The Roar
The Roar



Bold ambition: Maguire's right to take risks with new-look Blues squad - there’s no second-guessing in Origin

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26th May, 2024
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The State of Origin arena is no place for second-guessing. 

Winning teams are always the bold ones and new Blues coach Michael Maguire is being just that by picking his first squad based on that often overlooked criteria – form on the footy field.

Past reputations have held little sway. James Tedesco loses his spot at fullback even though he is the incumbent national captain – not because he’s suddenly an average player, but due to the cold, hard fact of the matter that there is a better option.

The guy who was integral to Penrith winning the past three premierships and monotonously puts in near-perfect performances at the back of Ivan Cleary’s winning machine. 

Fullbacks come in all shapes and sizes but what matters is the impact they make in attack and defence, and Dylan Edwards undoubtedly has overtaken Tedesco as the No.1 choice for the jersey. 

The bigger surprise in the spine is Api Koroisau getting the punt altogether with Reece Robson preferred at hooker. 

Cameron McInnes can fill in at dummy-half, if needed, but neither he or Robson is particularly dynamic in attack so Koroisau’s ability to spark points as a bench option would have been a handy asset.


Instead, Maguire is putting his faith in workers like new captain Jake Trbojevic, McInnes and the indefatigable Payne Haas to shore up the middle with Liam Martin on the right and Angus Crichton lining up on the left to hit holes hard, or create them, with 100% effort.

The halves could be the Achilles heel of Maguire’s bold strategy. Even if Nicho Hynes is able to manage his calf complaint to be right for game night, he will not be able to train at full capacity.

Having key players who can’t do every session can be a major issue in the short preparation time of an Origin camp, particularly when you are coming up against a settled Maroons spine. 

MELBOURNE, AUSTRALIA - APRIL 16: NSW Blues head coach Michael Maguire poses for a photograph during the 2024 State of Origin Series Launch at Melbourne Cricket Ground on April 16, 2024 in Melbourne, Australia. (Photo by Daniel Pockett/Getty Images)

NSW Blues coach Michael Maguire. (Photo by Daniel Pockett/Getty Images)

Even with Cameron Munster ruled out of the series, they have their Mini-Me carbon copy version from the Cowboys at the ready in Tom Dearden, who turned in a terrific debut a couple of series ago when the Storm star was last unavailable.

The Blues’ cause is helped by the fact that eight of the 20 players in camp play for Penrith or are ex-Panthers.

Maguire’s on-field methods are not elaborate – his success at South Sydney a decade ago when he led them to their premiership drought-breaker was built on the subtlety of a sledgehammer. 


Namely, the likes of Sam Burgess and Ben Teo thwacking the bejeesus out of opponents in defence and even bigger forwards rolling through the middle of the ruck to allow the creativity of Greg Inglis, Adam Reynolds and Luke Keary to shine out wide.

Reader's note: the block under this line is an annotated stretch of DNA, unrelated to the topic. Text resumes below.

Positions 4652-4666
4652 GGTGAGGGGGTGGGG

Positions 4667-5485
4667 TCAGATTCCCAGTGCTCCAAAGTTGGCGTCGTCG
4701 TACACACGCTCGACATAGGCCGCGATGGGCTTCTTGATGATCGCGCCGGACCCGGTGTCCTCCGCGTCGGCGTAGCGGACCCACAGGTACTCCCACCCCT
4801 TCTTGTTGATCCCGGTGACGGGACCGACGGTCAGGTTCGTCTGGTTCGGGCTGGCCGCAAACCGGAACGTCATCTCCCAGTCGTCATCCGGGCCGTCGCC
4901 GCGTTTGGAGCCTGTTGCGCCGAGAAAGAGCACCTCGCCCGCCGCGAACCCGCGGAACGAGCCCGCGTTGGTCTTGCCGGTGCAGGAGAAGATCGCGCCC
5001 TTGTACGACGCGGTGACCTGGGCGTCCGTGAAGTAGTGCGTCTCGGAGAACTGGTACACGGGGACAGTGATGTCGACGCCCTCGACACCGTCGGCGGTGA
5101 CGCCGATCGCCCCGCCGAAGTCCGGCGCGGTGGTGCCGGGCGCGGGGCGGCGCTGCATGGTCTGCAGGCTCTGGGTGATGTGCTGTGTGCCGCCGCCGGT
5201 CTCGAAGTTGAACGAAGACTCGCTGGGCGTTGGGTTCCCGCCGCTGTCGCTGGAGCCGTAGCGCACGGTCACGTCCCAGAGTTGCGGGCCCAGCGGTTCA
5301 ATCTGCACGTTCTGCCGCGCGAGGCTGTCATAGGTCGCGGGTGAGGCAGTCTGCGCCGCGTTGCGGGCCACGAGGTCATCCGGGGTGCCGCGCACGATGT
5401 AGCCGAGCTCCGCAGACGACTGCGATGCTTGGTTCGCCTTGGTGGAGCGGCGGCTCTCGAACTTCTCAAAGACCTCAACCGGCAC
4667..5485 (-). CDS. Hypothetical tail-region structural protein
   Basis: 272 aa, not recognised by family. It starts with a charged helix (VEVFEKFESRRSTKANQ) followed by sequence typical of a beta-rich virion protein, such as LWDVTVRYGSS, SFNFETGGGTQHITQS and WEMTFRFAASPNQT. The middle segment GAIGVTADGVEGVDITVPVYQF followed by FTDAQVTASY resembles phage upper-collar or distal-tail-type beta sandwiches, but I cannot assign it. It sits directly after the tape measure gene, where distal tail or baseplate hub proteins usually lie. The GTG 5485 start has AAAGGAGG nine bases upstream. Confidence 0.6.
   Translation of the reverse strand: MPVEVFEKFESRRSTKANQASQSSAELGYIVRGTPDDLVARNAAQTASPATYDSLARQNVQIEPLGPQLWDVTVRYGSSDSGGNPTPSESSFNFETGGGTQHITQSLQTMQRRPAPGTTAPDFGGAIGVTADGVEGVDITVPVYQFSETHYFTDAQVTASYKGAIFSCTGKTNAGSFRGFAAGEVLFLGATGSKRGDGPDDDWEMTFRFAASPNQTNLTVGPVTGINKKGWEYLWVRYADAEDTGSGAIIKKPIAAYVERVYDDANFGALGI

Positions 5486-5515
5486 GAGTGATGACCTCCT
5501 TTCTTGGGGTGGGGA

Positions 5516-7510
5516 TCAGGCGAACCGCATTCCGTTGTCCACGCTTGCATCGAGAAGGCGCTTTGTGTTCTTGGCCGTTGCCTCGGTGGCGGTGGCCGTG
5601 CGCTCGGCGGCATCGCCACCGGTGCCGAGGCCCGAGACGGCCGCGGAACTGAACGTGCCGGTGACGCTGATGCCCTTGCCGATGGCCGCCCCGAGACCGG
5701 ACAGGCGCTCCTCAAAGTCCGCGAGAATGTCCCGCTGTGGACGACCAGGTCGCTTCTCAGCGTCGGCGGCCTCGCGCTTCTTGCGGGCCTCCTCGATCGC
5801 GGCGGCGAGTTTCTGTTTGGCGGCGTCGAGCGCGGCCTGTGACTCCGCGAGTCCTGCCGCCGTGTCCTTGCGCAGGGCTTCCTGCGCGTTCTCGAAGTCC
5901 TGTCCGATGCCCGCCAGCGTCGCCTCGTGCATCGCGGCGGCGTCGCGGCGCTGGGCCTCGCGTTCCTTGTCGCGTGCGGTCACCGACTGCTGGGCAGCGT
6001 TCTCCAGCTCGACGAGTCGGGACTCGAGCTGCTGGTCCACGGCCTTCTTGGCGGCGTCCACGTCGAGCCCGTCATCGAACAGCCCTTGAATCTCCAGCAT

For Maguire, who as a player came through the Canberra system in the early 1990s when Tim Sheens espoused the value of attacking flair, it is surprising that his coaching style is seemingly at odds with that ethos. 

Although perhaps not when you consider he served his apprenticeship as an assistant at Melbourne under another old Raider in Craig Bellamy who favours the straight up the middle approach before shifting the Steeden to the speed merchants out wide.

Hynes, if he does make it to kick-off, has all of 11 minutes out of position at centre to show for in terms of Origin experience and while he has shown he’s capable of winning a Dally M by guiding a very good Cronulla team around at club level, being the chief playmaker for NSW is different beast altogether. 

Jarome Luai, Matt Burton or Luke Keary if he is jettisoned into a playmaking spot late each have their flaws and are not suited to the main role so the Blues will likely give Hynes as long as possible to get his calf right. 


Maguire will only get one shot at being Origin coach – he has this series to show that he will have the Blues on the right track even if they don’t win the series and then if he hasn’t secured the shield by next year, his fate will be sealed. 

Origin coach, much more so than club footy, is a cut-throat business and whether it’s coaching, selecting teams or out on the field itself, there’s no time for wondering whether your methods are right. 

Maguire has shown he is not afraid to be different with the team he has selected. 

NSW have been installed as the underdogs but if Maguire can instill that bold mindset into his players for game one next Wednesday, this new-look team picked on form rather than reputation could “do a Queensland” on the Maroons and bring down the favourites.

TOWNSVILLE, AUSTRALIA - APRIL 27: Dylan Edwards of the Panthers is tackled during the round eight NRL match between North Queensland Cowboys and Penrith Panthers at Qld Country Bank Stadium, on April 27, 2024, in Townsville, Australia.

(Photo by Ian Hitchcock/Getty Images)

NSW Blues

1 Dylan Edwards (Panthers)
2 Brian To’o (Panthers)
3 Stephen Crichton (Bulldogs)
4 Joseph Suaalii (Roosters)
5 Zac Lomax (Dragons)
6 Jarome Luai (Panthers)
7 Nicho Hynes (Sharks)
8 Jake Trbojevic (c) (Sea Eagles)
9 Reece Robson (Cowboys)
10 Payne Haas (Broncos)
11 Liam Martin (Panthers)
12 Angus Crichton (Roosters)
13 Cameron McInnes (Sharks)
14 Isaah Yeo (Panthers)
15 Haumole Olakau’atu (Sea Eagles)
16 Spencer Leniu (Roosters)
17 Hudson Young (Raiders)
18 Matt Burton (Bulldogs)
19 Luke Keary (Roosters)
20 Mitch Barnett (Warriors)